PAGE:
Wednesday, March 4, 2015

Iran Shadow Theater

In Washington this week, lots of posturing about the ongoing negotiations with Iran over their bomb program. Plenty of people, it seems, are just not happy with the very idea of negotiating with Iran; they think Iran is lying about its aims and cheating on its prior commitments, so why bother to reach any kind of deal with them?

But when pressed about what to do instead, these critics have little to say. That is because everybody knows and has known for a long time that there really is no "military option." Bombing Iranian nuclear facilities might set them back a few years but on the other hand it would only reinforce their determination to get a bomb, plus it would probably increase the power of anti-American hardliners in the government. The only military way to stop Iran from getting the bomb would be to invade the country, depose the government, and set about trying to create another Middle Eastern democracy just like the ones we have been so successful at creating in Iraq and Afghanistan. A trillion dollars later, where would we be? At best, right back where we are now, and more likely things would be much worse.

Meanwhile, in Iraq, the government is launching a major offensive to drive the Islamic State out of Tikrit, still cleaning up the wreckage left by our last effort at regime change. And who is helping them?
The fight against the Islamic State has brought the United States and Iran into an awkward alliance in Iraq. While the United States’ effort has been most apparent in its airstrike campaign, Iran has taken the most prominent role on the ground, not just with the militias but with Iranian generals sometimes directing the fighting.

On Monday, Maj. Gen. Qassim Suleimani, the Iranian spymaster who once directed the militias’ deadly campaign against American forces in Iraq, was on the ground near Tikrit, according to a prominent Iraqi militia leader and the Iranian Fars news agency.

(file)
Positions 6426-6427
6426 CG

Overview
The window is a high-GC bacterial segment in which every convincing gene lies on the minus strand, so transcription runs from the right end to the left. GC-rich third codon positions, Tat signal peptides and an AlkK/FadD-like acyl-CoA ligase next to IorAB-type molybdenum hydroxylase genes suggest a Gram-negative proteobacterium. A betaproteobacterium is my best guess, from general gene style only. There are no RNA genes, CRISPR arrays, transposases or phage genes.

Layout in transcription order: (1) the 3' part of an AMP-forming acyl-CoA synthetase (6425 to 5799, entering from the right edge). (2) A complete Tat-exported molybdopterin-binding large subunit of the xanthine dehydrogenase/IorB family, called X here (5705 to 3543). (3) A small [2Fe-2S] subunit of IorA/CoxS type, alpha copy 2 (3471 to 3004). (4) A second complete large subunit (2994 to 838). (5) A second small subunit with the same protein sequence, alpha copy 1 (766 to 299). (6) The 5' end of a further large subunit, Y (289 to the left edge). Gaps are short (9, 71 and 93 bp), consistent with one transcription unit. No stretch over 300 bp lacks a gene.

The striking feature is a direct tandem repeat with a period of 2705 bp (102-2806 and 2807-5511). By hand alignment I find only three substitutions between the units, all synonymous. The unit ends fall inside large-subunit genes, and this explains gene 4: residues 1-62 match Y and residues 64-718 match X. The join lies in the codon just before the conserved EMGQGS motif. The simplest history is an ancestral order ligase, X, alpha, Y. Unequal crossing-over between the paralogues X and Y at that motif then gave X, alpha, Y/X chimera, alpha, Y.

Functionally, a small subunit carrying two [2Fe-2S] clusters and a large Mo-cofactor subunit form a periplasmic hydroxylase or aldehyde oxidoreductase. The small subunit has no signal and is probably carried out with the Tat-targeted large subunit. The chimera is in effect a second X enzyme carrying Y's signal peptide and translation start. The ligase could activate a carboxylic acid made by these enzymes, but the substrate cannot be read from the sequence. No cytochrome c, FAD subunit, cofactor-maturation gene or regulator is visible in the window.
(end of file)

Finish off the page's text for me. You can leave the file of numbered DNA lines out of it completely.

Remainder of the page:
Right now the US and Iran are allies in the fight that matters most to both of us. But I suppose the complexity of the real situation makes for poor sound bites, so we will continue to hear lots of denunciations and fulminations from people out to score political points. I only hope they never get their hands on the launch codes.

1 comment:

G. Verloren said...

I've always felt that Iran has pretty strong justifications for hating the US, and that if we ever want to make any sort of progress with them, we have to reach some sort of middle ground. You'd think we'd have learned our lesson about trying to run foreign countries against the wishes of their people in the 70s, but we keep meddling and it keeps blowing up in our faces.

Why do we continue this absurd dance with Iran? Why are we still strange bedfellows with the Israelis? Why do we maintain postures that may have made some amount of sense during the insanity of the Cold War, but that today are well and truly pointless and destructive? Is this just a case of old habits dying hard? Is it some grand chessgame where we secretly want to keep tensions and hostilities high? Or is it just plain incompetance and overconfidence plaguing our unaccountable and overly powerful governmental organizations?